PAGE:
In the 1830s, New York was a small city. While the island of Manhattan had a prosperous community at its southern end, its northern area contained farms, villages, streams, and woods. Then on the evening of 16 December 1835, a fire broke out near Wall Street. It swept away 674 buildings and though the devastation seemed absolute, citizens quickly rebuilt. They pushed development up the island, so that by the Civil War homes lined the streets near the new Central Park.
Learn about the Great Fire of 1835, and the city that existed before and grew after that blaze in this series of blog posts from Daniel S. Levy, author of Manhattan Phoenix: The Great Fire of 1835 and the Emergence of Modern New York.
There had been attempts to lay out streets in New York going back to its founding. It was a process that would go on for the next few centuries, and would only accelerate in the decades before and after the Great Fire of 1835. In 1625, right after the Dutch settled what was then known as New Amsterdam, the engineer and surveyor Cryn Fredericksz devised a rough grid for the town’s roads. The Dutch were attracted to the southern tip of the island for its inlets and streams, and there created waterways similar to those found in Holland. Present-day Broad Street, for instance, was once a small stream that ran through a marshy area, which they transformed to Heere Gracht, Gentleman Canal.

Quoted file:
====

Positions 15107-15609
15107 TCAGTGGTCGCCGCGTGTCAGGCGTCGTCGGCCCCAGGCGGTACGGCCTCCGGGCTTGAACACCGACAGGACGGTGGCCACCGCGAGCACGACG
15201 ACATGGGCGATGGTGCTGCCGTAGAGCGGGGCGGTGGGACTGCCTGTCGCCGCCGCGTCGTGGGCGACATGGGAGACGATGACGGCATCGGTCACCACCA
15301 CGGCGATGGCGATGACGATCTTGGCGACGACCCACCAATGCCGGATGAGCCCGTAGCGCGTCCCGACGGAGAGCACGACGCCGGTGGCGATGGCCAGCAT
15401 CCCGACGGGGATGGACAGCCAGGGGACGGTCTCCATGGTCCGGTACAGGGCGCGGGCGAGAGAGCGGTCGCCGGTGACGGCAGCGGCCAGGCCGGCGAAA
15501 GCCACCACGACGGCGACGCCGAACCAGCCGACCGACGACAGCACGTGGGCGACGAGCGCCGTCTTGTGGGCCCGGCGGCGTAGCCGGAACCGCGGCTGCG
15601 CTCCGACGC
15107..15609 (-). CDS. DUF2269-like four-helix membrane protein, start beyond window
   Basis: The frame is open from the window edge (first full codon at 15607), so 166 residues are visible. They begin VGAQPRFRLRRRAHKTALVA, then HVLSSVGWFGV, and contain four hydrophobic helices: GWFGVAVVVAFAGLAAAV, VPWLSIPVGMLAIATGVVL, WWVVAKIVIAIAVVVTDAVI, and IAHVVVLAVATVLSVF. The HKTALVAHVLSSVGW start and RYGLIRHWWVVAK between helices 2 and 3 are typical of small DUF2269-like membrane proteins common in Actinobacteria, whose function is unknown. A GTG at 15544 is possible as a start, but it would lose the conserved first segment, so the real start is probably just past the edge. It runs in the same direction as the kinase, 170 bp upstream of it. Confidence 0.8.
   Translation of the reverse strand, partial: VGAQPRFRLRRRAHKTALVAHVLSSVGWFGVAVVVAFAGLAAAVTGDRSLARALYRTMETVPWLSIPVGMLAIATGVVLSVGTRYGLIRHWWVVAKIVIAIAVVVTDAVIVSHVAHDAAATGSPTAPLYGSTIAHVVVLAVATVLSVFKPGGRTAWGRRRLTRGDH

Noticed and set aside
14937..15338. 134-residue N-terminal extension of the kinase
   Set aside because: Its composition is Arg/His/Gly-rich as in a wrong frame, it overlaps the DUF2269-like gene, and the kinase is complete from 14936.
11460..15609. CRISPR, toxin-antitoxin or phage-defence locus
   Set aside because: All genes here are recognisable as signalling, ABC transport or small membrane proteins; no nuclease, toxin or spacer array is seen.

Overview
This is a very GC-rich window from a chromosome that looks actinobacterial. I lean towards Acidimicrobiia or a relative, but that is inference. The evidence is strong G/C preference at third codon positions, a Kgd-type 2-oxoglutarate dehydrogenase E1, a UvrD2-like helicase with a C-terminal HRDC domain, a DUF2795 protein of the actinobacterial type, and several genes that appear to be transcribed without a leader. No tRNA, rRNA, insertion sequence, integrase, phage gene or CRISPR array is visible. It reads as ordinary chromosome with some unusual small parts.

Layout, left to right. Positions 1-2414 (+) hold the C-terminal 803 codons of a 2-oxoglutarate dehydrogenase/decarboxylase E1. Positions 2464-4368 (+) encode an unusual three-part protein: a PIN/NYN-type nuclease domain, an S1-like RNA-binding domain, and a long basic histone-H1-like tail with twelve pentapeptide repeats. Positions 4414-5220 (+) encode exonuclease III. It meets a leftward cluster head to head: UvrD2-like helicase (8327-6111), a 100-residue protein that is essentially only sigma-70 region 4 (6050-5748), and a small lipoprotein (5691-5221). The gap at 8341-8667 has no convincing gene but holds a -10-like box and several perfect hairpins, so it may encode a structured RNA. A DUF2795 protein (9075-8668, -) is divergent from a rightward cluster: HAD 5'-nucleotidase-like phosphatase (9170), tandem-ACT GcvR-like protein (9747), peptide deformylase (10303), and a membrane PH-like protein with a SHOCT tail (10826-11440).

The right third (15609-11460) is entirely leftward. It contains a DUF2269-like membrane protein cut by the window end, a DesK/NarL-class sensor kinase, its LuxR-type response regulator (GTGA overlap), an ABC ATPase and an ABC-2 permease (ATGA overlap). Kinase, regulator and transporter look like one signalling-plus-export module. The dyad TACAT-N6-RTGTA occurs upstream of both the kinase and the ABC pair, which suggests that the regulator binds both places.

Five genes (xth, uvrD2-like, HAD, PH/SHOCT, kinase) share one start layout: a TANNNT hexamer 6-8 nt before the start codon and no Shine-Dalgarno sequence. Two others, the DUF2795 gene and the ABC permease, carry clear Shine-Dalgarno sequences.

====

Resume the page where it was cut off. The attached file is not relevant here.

By the late 18th century, the canals were covered and a number of streets in lower Manhattan were paved. Even so, traveling around the island could be rough going since much of it was covered by rocky outcroppings. At the start of the 19th century, most assumed that there would never be much growth to the north. By then, a field in what was then the northern part of the city—where City Hall and its park now stands—had become a popular spot for holding public rallies. It became known simply as “The Park.” When City Hall was built the early 1800s at the Park’s northern end, only the southern, western, and eastern facades were sheathed with white marble; the northern side featured less expensive brownstone, since it was assumed that no one would go around to the back.